When politics come up on a first date, the night can end abruptly.A new dating site aims to solve that problem, at least for supporters of the presumptive Republican presidential nominee Donald Trump.Themed dating services have been around for a while, but we never thought we'd see one based entirely around Disney films.
Tate's first note, which, according to the posted e-mails, was sent at p.m. on Saturday, according to the e-mails as posted by Gawker.
on Friday, asks Jobs what he thinks a young Bob Dylan would think about Jobs' claim to a computer "revolution." "Revolutions are about freedom," the blogger asserts (I dare you to read that line without doing a Will-Ferrell-as-George-W.-Bush voice in your head; and keep in mind, we're talking about computers and app formats here, not the War on Terror). "The times they are a changin’, and some traditional PC folks feel like their world is slipping away.
Not associated with the House of Mouse in any way, the service's founder Dave Tavres started it up because he was struggling to meet women who love Disney as much as he does."I told them I had tried them, but there was no way to narrow down the searches to find women in the right distance and age range who loved Disney.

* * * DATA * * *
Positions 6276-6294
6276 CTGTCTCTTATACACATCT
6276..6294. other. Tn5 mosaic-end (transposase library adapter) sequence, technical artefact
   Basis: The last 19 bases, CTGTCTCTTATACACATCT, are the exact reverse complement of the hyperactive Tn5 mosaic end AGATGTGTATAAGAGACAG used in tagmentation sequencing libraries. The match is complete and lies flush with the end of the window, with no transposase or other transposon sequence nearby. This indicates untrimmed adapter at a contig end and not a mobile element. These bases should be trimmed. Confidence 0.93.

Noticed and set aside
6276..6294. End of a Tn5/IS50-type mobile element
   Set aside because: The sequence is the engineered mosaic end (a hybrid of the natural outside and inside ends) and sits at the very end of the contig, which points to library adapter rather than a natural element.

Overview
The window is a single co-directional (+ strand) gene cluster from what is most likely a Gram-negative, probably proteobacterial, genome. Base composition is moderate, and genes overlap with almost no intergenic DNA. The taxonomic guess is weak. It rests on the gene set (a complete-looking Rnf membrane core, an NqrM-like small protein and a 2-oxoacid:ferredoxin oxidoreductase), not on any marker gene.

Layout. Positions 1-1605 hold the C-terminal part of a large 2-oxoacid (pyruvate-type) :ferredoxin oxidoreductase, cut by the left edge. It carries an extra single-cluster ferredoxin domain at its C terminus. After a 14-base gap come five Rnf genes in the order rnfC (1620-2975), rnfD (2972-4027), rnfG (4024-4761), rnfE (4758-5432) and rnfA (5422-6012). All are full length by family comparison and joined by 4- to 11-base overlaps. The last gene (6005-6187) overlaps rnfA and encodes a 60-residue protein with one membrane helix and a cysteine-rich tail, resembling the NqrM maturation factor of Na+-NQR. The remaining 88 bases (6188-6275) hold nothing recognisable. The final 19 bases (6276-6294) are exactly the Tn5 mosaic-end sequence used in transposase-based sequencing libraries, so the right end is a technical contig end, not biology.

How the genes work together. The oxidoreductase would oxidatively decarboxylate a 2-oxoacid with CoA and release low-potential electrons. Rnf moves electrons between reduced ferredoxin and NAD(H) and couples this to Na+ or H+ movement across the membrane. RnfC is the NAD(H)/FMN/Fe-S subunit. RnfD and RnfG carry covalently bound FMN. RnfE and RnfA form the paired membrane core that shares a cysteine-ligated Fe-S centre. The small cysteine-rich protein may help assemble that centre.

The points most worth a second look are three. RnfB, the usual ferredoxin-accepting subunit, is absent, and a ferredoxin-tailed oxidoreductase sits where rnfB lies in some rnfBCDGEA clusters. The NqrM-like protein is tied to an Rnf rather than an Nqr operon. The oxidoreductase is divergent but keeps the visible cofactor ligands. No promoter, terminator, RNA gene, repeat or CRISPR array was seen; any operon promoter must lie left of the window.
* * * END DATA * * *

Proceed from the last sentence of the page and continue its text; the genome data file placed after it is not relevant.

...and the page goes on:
That was the inception moment." Mouse Mingle works like most dating sites - you set up a profile before the chatting and flirting begins.
That's adults, not adult-themed - there's a big difference.
You might think the idea of Disney dating is weird, but there are dating apps based around all kinds of niche subject matter, from farming to bacon.The BBC's Maggie Shiels makes a funny point about the "nocturnal back-and-forth": "We're all aware of the perils of 'drunk dialing' an ex – but for Ryan Tate at media gossip blog Gawker, e-mailing Apple boss Steve Jobs – with a stinger cocktail on hand late one night while the wife was away – really paid off," she writes.Despite his apparent resentment over Apple's efforts to control app development for its products, Tate did leave the exchange with a few positive things to say about Apple and its iconic leader."Yep, freedom from programs that steal your private data. It is." Jobs sent three more notes to Tate after that one.The duo argued about Apple's aim to control app development and the recent police raid of a Gizmodo blogger's home following that blog's decision to publish details about a prototype i Phone from Apple.Gizmodo, as Tate notes, is owned by Gawker Media, which also publishes the site